How to Choose Between Low-Fat and Full-Fat in the Dairy Aisle
Here's the science behind cheese, yogurt and more.
In general, dairy fat is back in favor. Researchers reviewing the growing body of scientific evidence have found that consuming more full-fat dairy foods than low-fat dairy is associated with lower risk of cardiovascular disease, type 2 diabetes, mortality, and potentially weight gain. But does that mean butter and ice cream are the new superfoods? Not exactly.
Here’s a break down the best choices in the dairy aisle when it comes to low-fat versus full-fat options.
Yogurt: Eat What You Like
The best yogurt to eat is the type you like. Plain Greek and plain regular yogurts are both packed with beneficial probiotics, plus a long list of nutrients like protein, calcium, potassium, vitamin A, riboflavin and more. However in several studies including the Prevention with Mediterranean Diet study it is eating full-fat yogurt that is most closely associated with lower risk of weight gain. Choose plain yogurts then add fruit for flavor.
Cottage Cheese: Low-Fat Usually Has More Protein Per Serving
Few studies have looked specifically at fat-free versus higher-fat cottage cheese. If you’re purely interested in protein content, lower-fat cottage cheese can have two to three grams more of protein per serving than a classic 4% milkfat version. However, fat-free and reduced-fat versions often have a drier curd and a less creamy consistency; additionally, additives and gums may be added to mimic the texture of whole milk fat.
Sour Cream: Just Skip It
Again, there is little research on sour cream, but when it comes to light versus regular sour cream we actually say neither. Instead, opt for Greek yogurt. The tangy flavor of Greek yogurt is similar to sour cream but with many more important nutrients; thick Greek yogurt is spoon-able and is comparable in baking.
However, if your taste buds are truly craving sour cream, satisfy them with the similar taste of light sour cream. Full-fat sour cream can have around 50% more calories than lighter versions and since sour cream research is lacking, it's okay to cut a few calories here. Just make sure to grab light instead of fat-free sour cream as the texture of fat-free can be noticeably different from the full-fat version.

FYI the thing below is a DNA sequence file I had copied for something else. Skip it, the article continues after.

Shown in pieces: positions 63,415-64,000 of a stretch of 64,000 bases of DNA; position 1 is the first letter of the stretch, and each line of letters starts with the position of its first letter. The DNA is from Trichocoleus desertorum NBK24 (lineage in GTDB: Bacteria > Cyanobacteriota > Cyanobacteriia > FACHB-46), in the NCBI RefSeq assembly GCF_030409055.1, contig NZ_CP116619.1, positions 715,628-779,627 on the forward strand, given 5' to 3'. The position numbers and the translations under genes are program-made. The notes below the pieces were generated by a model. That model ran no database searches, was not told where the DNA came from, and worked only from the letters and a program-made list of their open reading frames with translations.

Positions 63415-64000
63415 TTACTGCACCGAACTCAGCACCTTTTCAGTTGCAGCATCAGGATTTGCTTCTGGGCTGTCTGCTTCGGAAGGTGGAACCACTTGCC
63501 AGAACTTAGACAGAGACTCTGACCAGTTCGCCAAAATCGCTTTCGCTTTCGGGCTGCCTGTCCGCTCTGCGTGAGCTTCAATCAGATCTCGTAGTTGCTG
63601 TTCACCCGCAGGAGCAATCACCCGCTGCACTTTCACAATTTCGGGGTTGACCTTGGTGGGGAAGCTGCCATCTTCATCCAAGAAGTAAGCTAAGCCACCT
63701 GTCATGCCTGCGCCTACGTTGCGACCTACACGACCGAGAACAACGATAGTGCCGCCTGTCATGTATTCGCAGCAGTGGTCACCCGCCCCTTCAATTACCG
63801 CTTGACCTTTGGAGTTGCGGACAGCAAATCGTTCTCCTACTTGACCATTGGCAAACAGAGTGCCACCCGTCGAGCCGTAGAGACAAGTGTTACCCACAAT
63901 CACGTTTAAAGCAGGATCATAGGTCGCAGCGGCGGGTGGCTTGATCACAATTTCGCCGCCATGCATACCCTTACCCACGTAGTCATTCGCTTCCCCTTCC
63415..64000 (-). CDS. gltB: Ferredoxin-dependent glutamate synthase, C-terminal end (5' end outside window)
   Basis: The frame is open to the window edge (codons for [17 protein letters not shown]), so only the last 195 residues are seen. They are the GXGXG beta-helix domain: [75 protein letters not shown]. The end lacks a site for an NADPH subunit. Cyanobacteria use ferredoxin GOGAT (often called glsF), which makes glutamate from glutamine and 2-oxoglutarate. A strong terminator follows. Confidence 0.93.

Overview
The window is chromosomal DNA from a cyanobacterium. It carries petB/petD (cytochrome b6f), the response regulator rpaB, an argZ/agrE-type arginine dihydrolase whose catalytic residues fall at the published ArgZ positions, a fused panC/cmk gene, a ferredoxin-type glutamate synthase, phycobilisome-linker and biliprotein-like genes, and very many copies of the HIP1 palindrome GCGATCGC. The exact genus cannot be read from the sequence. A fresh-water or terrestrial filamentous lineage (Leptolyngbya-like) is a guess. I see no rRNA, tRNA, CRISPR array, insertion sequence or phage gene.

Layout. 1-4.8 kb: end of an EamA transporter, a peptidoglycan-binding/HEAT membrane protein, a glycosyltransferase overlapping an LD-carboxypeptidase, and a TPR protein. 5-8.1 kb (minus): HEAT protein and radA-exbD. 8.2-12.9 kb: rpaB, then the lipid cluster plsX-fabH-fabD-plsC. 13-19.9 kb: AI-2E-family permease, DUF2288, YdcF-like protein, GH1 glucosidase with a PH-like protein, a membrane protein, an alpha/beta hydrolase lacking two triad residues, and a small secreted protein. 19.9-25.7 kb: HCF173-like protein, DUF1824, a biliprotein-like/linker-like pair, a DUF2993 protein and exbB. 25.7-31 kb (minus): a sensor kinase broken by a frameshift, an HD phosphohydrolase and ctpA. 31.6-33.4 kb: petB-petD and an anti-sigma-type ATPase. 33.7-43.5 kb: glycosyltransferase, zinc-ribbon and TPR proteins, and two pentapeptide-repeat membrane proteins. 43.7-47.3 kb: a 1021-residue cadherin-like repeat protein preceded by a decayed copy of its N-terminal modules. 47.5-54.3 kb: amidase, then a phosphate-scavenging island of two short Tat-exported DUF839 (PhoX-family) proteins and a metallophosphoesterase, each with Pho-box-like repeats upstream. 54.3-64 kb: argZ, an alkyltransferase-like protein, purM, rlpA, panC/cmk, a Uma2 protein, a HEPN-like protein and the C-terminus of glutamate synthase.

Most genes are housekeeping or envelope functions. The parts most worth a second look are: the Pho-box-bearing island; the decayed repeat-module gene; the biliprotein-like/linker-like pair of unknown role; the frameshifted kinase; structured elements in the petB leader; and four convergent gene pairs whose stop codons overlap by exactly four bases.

Cheese: Go for Full Fat
This dietitian is not really a fan of the flavor of fat-free anything; as the saying goes: Fat is flavor. Fat in foods can lead to feeling fuller and more satisfied after a meal. Cheese is included in many of the studies linking whole milk dairy foods with healthy outcomes, including reduced risk or neutral associations with heart disease. A comprehensive meta-analysis of 18 population studies concluded that eating cheese was associated with a 3% lower risk for stroke, especially when participants ate about 1 ounce per day of cheese.
Bottom Line: Full Fat Dairy Can Be Part of a Healthy Diet
Calories count. But if dairy foods are consumed at the suggested serving size and don’t contain added sugars (like flavored yogurts), full-fat dairy foods can be consumed regularly within the context of a healthful diet. Without the regular consumption the recommended three servings of dairy foods daily, it can be difficult to meet daily nutrient needs for calcium, potassium, vitamin D, magnesium and vitamin A. If drinking and eating whole milk dairy means it will actually be eaten and enjoyed, grab a spoon and a glass!
Serena Ball, MS, RD is a registered dietitian nutritionist, food writer, and mom of four children. She blogs at TeaspoonOfSpice.com and is the author of the best-selling The 30-Minute Mediterranean Diet Cookbook and the newly released Easy Everyday Mediterranean Diet Cookbook. Follow her @TspCurry on Twitter and Instagram.